When asked how they feel about the federal government, majorities consistently express frustration, while smaller numbers say they are basically content or angry. Anger toward the government has risen in recent years. In the current survey, as in 2006, about as many say they feel angry as content with the government. In earlier surveys, far more said they were content than angry.
While overall opinions of how the government runs its programs have declined only modestly since the late 1990s, far more Americans think that it needs very major reform than did so then. Support for making substantial cutbacks in federal programs also has increased.
Asked about specific criticisms of the federal government, clear majorities say the government is wasteful and inefficent, that its policies unfairly benefit some groups and that it does not do enough to help average Americans. Fewer say the government is too big and powerful or that it interferes too much in people’s lives. However, the idea that government is too big and powerful resonates particularly with Republicans – twice as many Republicans as Democrats see this as a major problem.
Widely Shared Frustration
Majorities or pluralities of those in all demographic groups say that their attitude towards government is best described as frustrated. However, far fewer non-Hispanic blacks (48%) and Hispanics (47%) than whites (60%) say they are frustrated with government. Blacks and Hispanics also are about twice as likely as whites to say they are basically content with government (31% black, 30% Hispanic vs. 14% white).
Age also is a factor in sentiment about government. More than a quarter of those younger than 30 (28%) say they are basically content with government, the highest proportion of any age group. By contrast, about a quarter of those age 50 and older (26%) express anger with government, compared with 17% of those under 50.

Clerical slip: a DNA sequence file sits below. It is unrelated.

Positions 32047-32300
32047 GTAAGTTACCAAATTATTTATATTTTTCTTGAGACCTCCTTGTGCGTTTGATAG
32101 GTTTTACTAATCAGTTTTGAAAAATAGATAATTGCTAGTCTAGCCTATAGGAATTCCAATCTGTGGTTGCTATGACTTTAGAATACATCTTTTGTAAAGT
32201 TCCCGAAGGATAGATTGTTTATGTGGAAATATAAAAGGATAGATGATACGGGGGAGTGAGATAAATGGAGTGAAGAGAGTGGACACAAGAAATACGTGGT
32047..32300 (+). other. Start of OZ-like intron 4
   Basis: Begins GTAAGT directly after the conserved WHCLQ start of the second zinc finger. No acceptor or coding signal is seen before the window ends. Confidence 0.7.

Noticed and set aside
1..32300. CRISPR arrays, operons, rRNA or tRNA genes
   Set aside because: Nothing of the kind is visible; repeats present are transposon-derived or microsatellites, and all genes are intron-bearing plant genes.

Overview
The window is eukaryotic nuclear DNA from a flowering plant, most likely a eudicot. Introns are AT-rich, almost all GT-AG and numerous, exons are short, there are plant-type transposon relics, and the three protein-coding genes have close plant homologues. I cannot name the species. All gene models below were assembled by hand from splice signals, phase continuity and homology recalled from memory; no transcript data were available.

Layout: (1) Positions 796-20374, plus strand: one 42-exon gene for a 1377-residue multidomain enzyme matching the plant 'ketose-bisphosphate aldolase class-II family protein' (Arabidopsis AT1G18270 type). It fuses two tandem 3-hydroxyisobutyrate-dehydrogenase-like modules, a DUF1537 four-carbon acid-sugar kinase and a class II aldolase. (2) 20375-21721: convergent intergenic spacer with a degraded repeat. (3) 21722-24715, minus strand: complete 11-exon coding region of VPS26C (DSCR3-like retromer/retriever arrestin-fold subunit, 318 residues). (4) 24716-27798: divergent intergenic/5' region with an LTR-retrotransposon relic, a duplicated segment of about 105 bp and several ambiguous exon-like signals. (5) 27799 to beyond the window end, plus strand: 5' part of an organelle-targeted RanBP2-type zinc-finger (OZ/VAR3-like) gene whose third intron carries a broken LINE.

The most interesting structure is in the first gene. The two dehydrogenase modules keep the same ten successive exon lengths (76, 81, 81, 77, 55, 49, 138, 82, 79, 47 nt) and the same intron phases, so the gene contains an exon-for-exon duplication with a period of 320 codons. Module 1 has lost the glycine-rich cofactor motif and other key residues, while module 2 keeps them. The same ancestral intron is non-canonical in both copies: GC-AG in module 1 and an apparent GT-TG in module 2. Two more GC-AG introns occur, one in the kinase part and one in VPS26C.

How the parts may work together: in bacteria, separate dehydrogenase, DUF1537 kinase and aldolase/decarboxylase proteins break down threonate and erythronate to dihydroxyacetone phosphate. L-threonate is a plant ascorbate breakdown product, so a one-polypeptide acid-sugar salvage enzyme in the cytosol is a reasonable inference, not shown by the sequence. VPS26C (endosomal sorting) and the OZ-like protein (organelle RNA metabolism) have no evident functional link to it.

Three-in-ten Republicans (30%) say they are angry with government, and an additional six-in-ten (60%) say they are frustrated; just 9% say they are basically content with the federal government. Democratic opinion is the reverse: just 9% of Democrats say they are angry, while 58% are frustrated and 27% say they are basically content.
Agreement with the Tea Party movement is one of the strongest correlates of anger with government. More than four-in-ten of those who agree with the movement (43%) say they are angry with government, compared with just 8% of those who disagree with Tea Partiers and 15% of those who have no opinion or have not heard of the movement.
Growing GOP Anger
Republican anger with the federal government is now at its highest point over the last decade, but this sentiment extends beyond those who consider themselves Republicans. Independents and others who lean towards the GOP express anger with the government at even higher levels than do self-identified Republicans (37% vs. 30%).
There is little difference between the levels of anger seen among conservative Republicans and their moderate and liberal counterparts (32% angry vs. 27% angry).
Overall Republican anger today is on par with the level of Democratic anger in October 2006 (30% of Republicans express anger today, compared with 28% of Democrats in 2006). But a smaller proportion (32%) of conservative Republicans express anger with the government today than did liberal Democrats in 2006 (44%). (For more detailed breakdowns on feeling about the federal government, see table on pg. 84)
Overall views of the federal government’s performance have not changed dramatically since 1997. As was the case then, about a quarter of Americans say the federal government does an excellent or good job in running its programs (25% then, 23% today). However, somewhat more say the government does a poor job (from 21% in 1997 to 28% today); fewer rate the government’s performance as only fair (53% then, 46% today).